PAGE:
Food & Drink
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You Can Host A Cookout Using Only SOLO Plates -- Here’s How

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Matthew Zach/Olivia Mack Anderson

BBQ season is fully upon us, which means it’s time to whip out the novelty aprons, stock up on condiments, and write overly complex Facebook event descriptions. But whether you’re a cookout novice or an absolute expert, we’ve got one piece of advice for you: Pick up a pack of SOLO plates. Here are some quick reasons why.

NO LUGGING HEAVY SERVING TRAYS OUT TO SOME REMOTE BBQ SITE

Ok, so your friend decided to grill on top of a mountain or by a wooded creek, far from civilization -- or at least far from the parking lot. Fear not: There’s no need to carry heavy dishes into the woods. Just put your hors d'oeuvres on some lightweight SOLO plates, cover them in plastic wrap, and head out.

MORE SERVING DISHES MEANS NO MORE TURF WARS

How many times have you gotten meat juices and melty cheese on a veggie burger? If the answer is more than “zero times,” you’re gonna wanna expand your serving options -- if for no other reason than keeping two already-contentious friend sets at bay. No more angry vegans, no more confused carnivores. Everybody wins.

USE DIFFERENT-COLORED PLATES TO MARK DIFFERENT DISHES

SOLO plates come with all sorts of bold patterns on them, which can help sort out some common ‘cue conundrums. The simple color coding trick will let guests know which wings are honey garlic and which are habanero -- a real win for tongues everywhere.

STACK PLATES AT AN ANGLE TO LET EXCESS GREASE RUN OFF INTO A CATCH PLATE

Sure, we all like our burgers juicy, but if you’re trying to prevent soggy buns, you might need to remove some extra juices from a batch of rare burgers. Here’s the trick: Snip a little triangle out of the side of one plate so there’s a gap in the lip of the plate, so the juices drain through the gap. Put down a plate to catch any juice, and you’re left with perfectly rare burgers that won’t turn your bun into bread soup.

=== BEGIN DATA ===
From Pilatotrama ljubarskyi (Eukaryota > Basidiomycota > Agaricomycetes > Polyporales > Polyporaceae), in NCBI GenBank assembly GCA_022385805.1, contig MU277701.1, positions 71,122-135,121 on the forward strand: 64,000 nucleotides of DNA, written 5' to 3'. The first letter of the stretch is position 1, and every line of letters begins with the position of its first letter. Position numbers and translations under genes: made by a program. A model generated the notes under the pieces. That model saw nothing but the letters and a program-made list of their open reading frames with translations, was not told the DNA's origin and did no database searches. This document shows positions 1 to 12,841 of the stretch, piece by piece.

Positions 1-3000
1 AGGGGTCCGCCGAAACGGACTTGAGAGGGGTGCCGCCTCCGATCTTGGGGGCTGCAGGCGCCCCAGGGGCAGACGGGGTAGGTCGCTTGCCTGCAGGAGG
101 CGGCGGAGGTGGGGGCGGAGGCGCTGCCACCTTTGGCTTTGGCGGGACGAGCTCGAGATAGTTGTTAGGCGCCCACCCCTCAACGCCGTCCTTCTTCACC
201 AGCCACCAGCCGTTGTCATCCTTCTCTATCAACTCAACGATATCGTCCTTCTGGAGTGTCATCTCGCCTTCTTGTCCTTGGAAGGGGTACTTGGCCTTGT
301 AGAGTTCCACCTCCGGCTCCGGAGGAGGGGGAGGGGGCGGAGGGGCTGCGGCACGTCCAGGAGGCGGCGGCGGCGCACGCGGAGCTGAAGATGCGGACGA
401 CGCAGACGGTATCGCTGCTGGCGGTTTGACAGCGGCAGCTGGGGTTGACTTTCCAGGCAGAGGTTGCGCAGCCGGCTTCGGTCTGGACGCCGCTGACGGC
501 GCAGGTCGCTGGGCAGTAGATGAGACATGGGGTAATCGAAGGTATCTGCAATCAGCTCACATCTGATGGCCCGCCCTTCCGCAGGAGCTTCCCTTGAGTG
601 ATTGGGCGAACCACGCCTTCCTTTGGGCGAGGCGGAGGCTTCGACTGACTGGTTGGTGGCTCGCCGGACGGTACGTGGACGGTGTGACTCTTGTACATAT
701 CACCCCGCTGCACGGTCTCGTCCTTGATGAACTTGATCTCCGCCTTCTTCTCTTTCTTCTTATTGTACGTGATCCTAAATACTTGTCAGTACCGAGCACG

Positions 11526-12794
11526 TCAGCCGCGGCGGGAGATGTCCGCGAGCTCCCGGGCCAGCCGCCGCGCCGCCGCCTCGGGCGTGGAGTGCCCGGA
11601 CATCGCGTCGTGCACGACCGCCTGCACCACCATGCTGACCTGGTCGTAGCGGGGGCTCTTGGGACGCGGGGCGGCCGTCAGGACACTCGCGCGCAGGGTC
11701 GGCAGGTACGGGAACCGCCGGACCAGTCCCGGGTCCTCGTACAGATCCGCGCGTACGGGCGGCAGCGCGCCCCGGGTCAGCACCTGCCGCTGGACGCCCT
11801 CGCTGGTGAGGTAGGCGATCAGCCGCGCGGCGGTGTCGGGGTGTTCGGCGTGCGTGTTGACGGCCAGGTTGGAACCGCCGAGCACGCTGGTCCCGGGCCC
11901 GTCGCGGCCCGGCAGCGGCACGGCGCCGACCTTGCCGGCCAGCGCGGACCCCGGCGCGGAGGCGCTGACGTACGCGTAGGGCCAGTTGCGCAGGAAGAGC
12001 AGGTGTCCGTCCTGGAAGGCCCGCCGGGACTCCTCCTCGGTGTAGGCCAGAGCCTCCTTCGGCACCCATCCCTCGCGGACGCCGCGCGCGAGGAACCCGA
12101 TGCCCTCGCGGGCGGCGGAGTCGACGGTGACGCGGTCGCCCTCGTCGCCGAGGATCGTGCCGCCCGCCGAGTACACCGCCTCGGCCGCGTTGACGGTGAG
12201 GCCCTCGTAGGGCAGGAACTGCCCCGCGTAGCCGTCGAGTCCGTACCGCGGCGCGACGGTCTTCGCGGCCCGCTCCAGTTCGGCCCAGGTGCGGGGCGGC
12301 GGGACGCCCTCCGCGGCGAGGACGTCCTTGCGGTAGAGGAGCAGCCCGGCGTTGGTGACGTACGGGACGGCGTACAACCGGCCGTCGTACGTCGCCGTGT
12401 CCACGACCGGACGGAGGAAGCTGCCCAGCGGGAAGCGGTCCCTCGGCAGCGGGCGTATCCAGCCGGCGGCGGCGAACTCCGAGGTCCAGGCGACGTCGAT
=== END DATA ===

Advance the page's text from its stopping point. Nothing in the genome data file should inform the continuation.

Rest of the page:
Matthew Zach/Olivia Mack Anderson

STURDIER PLATES DON'T FALL APART UNDER PRESSURE

SOLO plates are soak-proof, so they won’t get soggy when your plate is loaded with coleslaw. That means less food on your clothes and less food on the ground (sorry, pets).

UNLIMITED PLATES, UNLIMITED SPACE: NO LIMIT TO YOUR HOT DOG EATING COMPETITION

The current record for eating hot dogs is 74 in 10 minutes. You can bet the organizer of that competition knew how to handle serving dishes. Luckily, you don’t need to spring for a massive serving tray. Just dole out more plates and keep the competition going.

NO SHATTERED PLATES WHEN SOMEONE DIVES FOR THE VOLLEYBALL AND GOES INTO THE PICNIC TABLE

If this is the 4th year running of a heated cousins volleyball rivalry, expect things to get rowdy. Since SOLO plates don’t shatter, you won’t need to worry about ballistic shards if (when) things get out of hand. The same applies for extreme badminton matches.

Matthew Zach/Olivia Mack Anderson

DOUBLE PLATES: PEOPLE WHO DON'T WANT THEIR SIDES TO TOUCH THEIR BURGER WILL REJOICE

Picky eaters walk among us, silently freaking out every time their mac & cheese touches their salad. Have no fear: With a stack of SOLO plates (and a bowl or two if you’re feeling wild), you can keep your victual genres separate. The same principle applies to those of us who just have too much food for one plate. Just be careful -- surrounding yourself with empty plates is a clear sign of who took the last kebob skewers.

GUESTS WILL JUMP AT THE CHANCE TO HELP CLEAN UP BECAUSE IT WON'T INVOLVE DOING THE DISHES

We all like helping out at a BBQ. But if you’re not the grill master, then you’re pretty much relegated to cleanup duties. Luckily, when you eliminate the tedious process of scrubbing hot potato salad off a platter, packing up is a cinch -- and a game of cornhole won’t start up “coincidentally” right as it’s time to clean up.